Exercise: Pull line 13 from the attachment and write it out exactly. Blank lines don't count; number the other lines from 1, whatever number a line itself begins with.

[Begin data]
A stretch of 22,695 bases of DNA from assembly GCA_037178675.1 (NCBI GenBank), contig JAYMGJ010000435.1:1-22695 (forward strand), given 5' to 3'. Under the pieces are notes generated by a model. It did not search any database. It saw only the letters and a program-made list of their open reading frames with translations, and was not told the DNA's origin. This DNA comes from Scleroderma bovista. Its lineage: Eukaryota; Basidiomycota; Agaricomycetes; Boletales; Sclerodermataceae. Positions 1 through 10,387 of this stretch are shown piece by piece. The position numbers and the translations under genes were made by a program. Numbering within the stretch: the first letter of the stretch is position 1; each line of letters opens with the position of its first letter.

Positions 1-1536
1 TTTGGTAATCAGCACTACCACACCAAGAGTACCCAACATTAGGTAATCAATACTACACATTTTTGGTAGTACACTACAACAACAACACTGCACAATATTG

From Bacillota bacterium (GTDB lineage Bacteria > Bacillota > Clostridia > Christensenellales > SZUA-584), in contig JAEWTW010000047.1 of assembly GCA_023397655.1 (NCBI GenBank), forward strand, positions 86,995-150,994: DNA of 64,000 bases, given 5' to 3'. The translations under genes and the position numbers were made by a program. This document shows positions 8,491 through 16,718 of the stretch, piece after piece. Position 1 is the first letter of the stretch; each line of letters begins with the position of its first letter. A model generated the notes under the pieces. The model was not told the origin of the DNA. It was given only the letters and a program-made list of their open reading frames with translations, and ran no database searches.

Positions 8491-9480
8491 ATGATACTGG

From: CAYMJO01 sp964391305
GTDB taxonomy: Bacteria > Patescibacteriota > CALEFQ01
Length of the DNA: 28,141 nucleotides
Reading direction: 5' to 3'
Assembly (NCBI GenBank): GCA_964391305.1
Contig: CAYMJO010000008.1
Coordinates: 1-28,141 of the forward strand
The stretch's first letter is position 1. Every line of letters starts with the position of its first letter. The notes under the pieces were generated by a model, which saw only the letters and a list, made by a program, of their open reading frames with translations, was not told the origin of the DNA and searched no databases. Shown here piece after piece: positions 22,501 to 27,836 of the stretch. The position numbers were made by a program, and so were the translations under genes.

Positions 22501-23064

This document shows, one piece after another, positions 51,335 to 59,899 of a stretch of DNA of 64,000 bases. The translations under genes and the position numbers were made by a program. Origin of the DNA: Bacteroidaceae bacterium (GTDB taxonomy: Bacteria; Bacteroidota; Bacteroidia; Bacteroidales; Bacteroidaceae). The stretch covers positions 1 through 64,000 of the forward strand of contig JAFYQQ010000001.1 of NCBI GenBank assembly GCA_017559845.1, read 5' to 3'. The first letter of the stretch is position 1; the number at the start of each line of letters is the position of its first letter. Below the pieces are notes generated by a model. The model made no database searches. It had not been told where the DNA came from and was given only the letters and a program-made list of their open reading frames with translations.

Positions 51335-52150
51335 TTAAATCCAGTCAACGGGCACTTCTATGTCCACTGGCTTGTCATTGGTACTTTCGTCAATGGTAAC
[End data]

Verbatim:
Coordinates: 1-28,141 of the forward strand